SACRAMENTO, Calif. — A deadly botulism outbreak linked to contaminated nacho-cheese dip sold in a California gas station is a rare case of the disease that can cause paralysis and death.
The outbreak in the Sacramento area left one man dead and sent nine people to a hospital.
Here are some things to know about botulism:
A RARE DISEASE
The National Organization for Rare Disorders says there were 199 confirmed and 14 probable cases of botulism reported to the Centers for Disease Control and Prevention in 2015, the last year for which statistics were available.
More than 70 percent involved infants, and foodborne botulism comprised 20 percent of cases.
Foodborne botulism can be acquired by eating foods contaminated with botulinum toxin. Homemade foods that have been improperly canned, preserved, or fermented are common sources.
Less common are contaminated store-bought foods. In the California case, the cheese manufacturer says the toxin was not found in the cheese product.
Other types include wound botulism, in which spores of the bacteria get into a wound and make a toxin; infant botulism affecting a baby’s intestines; and latrogenic botulism, which occurs if too much botulinum toxin — Botox — is injected for cosmetic or medical reasons, such as treating migraine headaches.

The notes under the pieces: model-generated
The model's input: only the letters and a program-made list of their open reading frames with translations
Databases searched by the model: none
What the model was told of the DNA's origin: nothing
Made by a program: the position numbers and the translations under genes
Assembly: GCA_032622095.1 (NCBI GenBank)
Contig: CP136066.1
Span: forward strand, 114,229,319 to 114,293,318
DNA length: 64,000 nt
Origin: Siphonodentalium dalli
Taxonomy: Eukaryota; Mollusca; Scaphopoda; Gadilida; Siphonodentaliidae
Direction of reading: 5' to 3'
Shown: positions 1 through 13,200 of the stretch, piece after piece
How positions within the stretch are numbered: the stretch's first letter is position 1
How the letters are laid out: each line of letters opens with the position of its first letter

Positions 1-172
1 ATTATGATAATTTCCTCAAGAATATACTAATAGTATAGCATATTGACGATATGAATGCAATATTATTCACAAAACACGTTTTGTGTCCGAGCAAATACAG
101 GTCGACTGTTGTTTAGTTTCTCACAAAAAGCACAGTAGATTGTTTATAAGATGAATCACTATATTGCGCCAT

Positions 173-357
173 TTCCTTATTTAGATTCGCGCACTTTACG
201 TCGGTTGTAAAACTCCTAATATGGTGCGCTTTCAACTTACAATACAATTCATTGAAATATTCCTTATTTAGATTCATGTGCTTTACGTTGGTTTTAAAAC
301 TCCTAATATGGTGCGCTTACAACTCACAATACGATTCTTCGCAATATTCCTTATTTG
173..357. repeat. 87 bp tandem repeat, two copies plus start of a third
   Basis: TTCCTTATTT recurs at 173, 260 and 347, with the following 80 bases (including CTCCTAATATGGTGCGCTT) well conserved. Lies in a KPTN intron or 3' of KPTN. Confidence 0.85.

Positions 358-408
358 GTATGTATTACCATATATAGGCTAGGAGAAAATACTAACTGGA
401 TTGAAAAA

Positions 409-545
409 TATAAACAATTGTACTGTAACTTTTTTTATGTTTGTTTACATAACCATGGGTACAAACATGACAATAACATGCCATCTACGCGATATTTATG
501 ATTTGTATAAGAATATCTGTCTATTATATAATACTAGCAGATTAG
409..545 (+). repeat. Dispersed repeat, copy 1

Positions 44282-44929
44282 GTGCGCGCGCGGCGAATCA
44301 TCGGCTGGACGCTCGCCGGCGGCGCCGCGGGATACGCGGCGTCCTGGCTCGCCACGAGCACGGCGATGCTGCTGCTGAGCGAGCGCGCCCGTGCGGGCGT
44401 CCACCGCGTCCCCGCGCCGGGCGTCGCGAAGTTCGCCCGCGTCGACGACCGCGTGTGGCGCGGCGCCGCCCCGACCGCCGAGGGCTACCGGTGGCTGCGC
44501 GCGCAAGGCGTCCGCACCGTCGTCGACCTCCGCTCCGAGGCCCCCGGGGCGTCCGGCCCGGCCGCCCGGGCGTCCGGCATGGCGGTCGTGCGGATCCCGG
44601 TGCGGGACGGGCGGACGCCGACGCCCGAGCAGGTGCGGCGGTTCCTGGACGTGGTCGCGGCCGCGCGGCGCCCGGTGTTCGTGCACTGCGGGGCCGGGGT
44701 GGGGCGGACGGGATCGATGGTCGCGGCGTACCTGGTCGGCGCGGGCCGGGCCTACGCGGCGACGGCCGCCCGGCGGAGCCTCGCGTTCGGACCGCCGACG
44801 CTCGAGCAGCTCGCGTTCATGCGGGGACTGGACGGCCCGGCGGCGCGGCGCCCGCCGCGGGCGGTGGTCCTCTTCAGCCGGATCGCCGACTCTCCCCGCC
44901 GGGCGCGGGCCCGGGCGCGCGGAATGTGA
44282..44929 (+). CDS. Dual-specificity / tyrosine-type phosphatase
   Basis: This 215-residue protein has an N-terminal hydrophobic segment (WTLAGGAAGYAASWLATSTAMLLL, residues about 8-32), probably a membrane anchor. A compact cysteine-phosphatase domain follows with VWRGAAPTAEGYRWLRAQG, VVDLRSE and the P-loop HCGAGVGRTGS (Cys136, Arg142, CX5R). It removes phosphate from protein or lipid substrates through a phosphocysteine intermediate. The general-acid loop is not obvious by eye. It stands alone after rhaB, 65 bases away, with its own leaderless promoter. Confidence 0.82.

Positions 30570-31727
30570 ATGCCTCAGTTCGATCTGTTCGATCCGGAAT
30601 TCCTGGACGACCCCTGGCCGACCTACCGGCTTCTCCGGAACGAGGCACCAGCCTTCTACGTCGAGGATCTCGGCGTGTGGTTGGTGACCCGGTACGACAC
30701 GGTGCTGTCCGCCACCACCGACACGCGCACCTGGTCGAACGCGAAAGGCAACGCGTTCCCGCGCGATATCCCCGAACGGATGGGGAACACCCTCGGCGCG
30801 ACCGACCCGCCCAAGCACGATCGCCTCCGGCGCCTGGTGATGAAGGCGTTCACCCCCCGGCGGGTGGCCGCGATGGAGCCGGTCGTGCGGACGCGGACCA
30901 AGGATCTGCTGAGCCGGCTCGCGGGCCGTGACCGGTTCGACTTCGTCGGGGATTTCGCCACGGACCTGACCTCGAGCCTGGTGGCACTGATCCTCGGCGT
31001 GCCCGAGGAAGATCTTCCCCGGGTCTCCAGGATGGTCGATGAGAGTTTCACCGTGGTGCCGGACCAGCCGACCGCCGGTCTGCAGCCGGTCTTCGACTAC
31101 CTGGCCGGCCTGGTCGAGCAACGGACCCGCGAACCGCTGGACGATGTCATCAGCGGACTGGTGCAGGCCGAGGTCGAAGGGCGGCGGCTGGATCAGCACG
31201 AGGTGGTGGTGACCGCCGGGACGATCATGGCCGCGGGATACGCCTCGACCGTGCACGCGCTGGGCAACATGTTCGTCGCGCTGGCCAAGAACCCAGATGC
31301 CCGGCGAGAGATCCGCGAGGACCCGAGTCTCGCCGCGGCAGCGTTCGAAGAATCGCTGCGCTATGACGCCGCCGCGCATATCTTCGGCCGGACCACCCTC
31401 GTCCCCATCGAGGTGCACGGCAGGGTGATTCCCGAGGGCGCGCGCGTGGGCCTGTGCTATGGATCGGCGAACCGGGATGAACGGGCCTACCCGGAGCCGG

Foodborne botulism can lead to paralysis, breathing difficulty and sometimes death. Survivors often need to spend weeks or months on ventilators.
Additional symptoms include difficulty swallowing or speaking, dry mouth, facial weakness, blurred or double vision, drooping eyelids, nausea, vomiting and abdominal cramps. Many of the same signs and symptoms apply for wound botulism and infant botulism.
The Mayo Clinic reports that symptoms of foodborne botulism typically begin between 12 and 36 hours after the toxin gets into a body.
However, the time can range from a few hours to several days, depending on the amount of toxin ingested.
Experts advise seeking urgent medical care. Early treatment increases the chance of survival and lessens the risk of complications.
Seeking care promptly may also alert public health authorities and lead to warnings about eating contaminated food.
The Mayo Clinic says an injected antitoxin can reduce the risk of complications.
Many people recover fully, but it might take months and extended rehabilitation therapy.
The majority of botulism patients never fully recover. Long-term effects most often include fatigue, weakness, dizziness, dry mouth, and difficulty performing strenuous tasks.
Patients also report a generally less happy and peaceful psychological state than before their illness.